Around 300 Tibetans and Tibet supporters, including two bus loads of Tibetans from New York, participated in a series of events in Washington, D.C., on December 9, 2003, to draw attention to the situation in Tibet during Chinese Prime Minister Wen Jiabao’s meetings with President Bush and other American officials.
The Tibetans and supporters gathered in Lafayette Park near the White House where President Bush was meeting the Chinese Prime Minister. Thereafter, they marched to the Chinese Embassy. There were also some Taiwanese and East Turkestan protesters who had gathered at the Chinese Embassy.
Representatives of the variouls organizations addressed the gathering. Among the Tibetans, the speakers included Karma Zurkhang, president of the Capital Area Tibetan Association, Ani Ngawang Sangdrol and Ven. Palden Gyatso, former Tibetan political prisoners. They spoke about the deplorable situation in Tibet and urged the international community to support the Dalai Lama in his endeavor for a negotiated solution to the Tibetan issue.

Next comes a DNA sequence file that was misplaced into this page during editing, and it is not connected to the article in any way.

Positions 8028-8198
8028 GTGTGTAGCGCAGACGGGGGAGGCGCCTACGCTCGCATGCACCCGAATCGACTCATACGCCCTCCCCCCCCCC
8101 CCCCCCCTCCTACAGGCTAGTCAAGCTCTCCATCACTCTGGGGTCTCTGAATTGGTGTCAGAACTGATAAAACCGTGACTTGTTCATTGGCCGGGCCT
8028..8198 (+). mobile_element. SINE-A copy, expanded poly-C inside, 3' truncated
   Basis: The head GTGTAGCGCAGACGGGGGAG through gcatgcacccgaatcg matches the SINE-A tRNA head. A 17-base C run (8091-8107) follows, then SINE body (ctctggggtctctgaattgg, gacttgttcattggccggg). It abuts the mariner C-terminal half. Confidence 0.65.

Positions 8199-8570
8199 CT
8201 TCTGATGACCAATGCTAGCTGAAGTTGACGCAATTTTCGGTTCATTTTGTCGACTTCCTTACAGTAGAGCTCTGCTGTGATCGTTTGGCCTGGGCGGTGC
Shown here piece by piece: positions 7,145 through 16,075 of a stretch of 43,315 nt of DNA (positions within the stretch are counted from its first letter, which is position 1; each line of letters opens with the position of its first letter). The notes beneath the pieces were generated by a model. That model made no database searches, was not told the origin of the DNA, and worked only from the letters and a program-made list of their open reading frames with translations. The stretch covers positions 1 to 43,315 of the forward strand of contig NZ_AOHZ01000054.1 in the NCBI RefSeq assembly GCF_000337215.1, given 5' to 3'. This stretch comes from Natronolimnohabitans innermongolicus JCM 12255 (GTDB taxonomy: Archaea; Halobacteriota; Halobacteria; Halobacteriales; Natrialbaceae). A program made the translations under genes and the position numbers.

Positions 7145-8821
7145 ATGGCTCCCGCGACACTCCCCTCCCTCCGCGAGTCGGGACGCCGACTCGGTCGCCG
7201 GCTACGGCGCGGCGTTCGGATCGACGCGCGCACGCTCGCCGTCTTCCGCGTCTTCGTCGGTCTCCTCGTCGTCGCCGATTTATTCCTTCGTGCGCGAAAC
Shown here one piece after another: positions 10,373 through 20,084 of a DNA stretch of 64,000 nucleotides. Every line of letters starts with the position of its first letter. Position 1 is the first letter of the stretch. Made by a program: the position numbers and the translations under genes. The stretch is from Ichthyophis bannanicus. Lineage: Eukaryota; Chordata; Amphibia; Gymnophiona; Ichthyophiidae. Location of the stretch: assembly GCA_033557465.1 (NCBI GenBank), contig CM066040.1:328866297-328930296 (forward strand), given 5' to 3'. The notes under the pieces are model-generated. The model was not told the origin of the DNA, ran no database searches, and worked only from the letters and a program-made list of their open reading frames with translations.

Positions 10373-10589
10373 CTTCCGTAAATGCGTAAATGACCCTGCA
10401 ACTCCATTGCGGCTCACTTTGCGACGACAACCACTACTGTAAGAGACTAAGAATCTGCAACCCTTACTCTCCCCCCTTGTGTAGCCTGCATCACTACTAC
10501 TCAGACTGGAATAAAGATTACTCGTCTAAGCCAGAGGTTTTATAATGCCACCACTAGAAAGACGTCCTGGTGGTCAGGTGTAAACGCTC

There were several busloads of Chinese who were entering the Embassy and exiting it while the rally was going on.
Following the rally at the Embassy, the Tibetans went to the Ritz Carlton Hotel in downtown Washington, where Prime Minister Wen was giving a talk organized by the National Committee on U.S.-China relations, the U.S.-China Business Council, the America-China Forum, the Asia Society, the Center for Strategic and International Studies, the Committee of 100, the Council on Foreign Relations, the U.S. Chamber of Commerce and the U.S.-China Policy Foundation. The vigil continued until the end of the dinner reception. Some Tibetans stood at the rear entrance, through which the motorcade exited after the dinner.
There was a group of Chinese who were standing to welcome the Prime Minister, at the hotel entrance. They raised slogans opposing separatism, Tibetan independence and praising the unity of the Motherland.
The rally was organized by the Capital Area Tibetan Association, the International Campaign for Tibet, and the Students for a Free Tibet and participated in by the Tibetan Youth Congress of New York and New Jersey as well as by the Tibetan community in New York.